Drawing, sketching and doodling may sculpt your thinking
Even thought it often involves scratching lines on paper with pencil or ink, your brain handles drawing very differently from writing. Regardless of the degree of realism in whatever you’re rendering, working out some spatial relationships on paper can change your stress levels, your focus and your memories of that moment. In the long run, repeated drawing sessions may even reshape some of the networking in your frontal cortex.
The act of drawing counts more than the drawing itself
While it’s often dismissed as an activity for idle hands, doodling can be very stimulating and productive. Concepts and relationships represented visually can often be understood and compare more easily, even revealing information to the doodler themselves. When doodles aren’t the primary focus of someone’s time, filling out the margins alongside your art history lecture notes (ahem) can actually help you retain information and details of the lecture itself. Even doodles of objects or shapes unrelated the topic at hand can still ground you more than listeners drifting off into their own thoughts.
As much as drawing has obvious connections to visual representation, the act of drawing may not be as dependent on our sight as you’d expect. In an experiment with blind and sighted but blindfolded participants, people were able to learn to draw pictures of objects they were tracing with their off-hand. Both sets of people showed similar activity in their brains in an area researchers began to think of as a “neural sketch-pad.” Practicing this way seemed to then benefit other spatial memory tasks, especially in the blind participants.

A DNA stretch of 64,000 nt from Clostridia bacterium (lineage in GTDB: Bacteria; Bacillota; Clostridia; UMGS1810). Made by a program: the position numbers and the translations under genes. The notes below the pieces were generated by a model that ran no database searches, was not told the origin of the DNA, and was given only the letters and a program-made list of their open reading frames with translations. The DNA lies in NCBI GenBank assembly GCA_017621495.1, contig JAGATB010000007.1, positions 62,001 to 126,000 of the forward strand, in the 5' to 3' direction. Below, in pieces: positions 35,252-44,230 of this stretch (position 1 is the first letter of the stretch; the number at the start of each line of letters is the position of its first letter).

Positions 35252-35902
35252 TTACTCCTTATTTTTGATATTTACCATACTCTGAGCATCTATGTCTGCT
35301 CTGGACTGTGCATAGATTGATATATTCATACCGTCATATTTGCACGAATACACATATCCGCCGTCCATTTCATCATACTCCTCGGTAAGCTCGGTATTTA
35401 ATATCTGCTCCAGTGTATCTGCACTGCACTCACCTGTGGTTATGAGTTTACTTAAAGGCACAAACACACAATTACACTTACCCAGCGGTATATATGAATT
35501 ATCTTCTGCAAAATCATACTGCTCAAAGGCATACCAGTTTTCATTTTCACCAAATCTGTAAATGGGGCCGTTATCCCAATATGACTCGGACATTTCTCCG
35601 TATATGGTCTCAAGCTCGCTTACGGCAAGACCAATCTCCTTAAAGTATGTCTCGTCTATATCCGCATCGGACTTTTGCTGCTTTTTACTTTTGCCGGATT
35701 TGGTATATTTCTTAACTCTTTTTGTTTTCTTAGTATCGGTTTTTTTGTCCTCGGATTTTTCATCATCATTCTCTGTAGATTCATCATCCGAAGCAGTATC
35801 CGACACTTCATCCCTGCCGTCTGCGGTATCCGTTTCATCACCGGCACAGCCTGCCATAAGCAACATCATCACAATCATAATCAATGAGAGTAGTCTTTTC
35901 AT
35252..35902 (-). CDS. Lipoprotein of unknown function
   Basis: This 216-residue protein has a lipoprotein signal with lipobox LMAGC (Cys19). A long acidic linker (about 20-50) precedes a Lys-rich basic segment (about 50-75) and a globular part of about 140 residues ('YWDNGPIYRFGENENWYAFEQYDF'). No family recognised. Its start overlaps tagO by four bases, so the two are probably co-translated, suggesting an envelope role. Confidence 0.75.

Developing a flexible neural network
The long-term effect of all this neural activity may be some interesting shift in neural priorities. fMRI Scans of long-time artists’s brains show a shift in activity from decision-making to emotional centers as they draw. In the longer term, artist brains seem to show less regulation in some of their neural networks. Some structural elements, like myelination, the reinforcement of specific connections in the brain normally associated with efficiency and learning, were surprisingly weak. It seems that these looser connections allowed for more free-form associations, or “blind variation,” which proved to be distinct modes of thinking from when the same artist was later evaluating their own ideas.
These observations don’t necessarily prove that these artists’ brains developed this way thanks to their drawing, or if their mental-wiring simply predisposed them to creative thinking. However, our brains do seem to show a considerable amount of plasticity, and so it seems possible that flexing one’s drawing muscles would eventually help shape our thinking. Which might just lead us to more doodling.
Source: Visualizing Art by The Dana Foundation, BrainFacts.org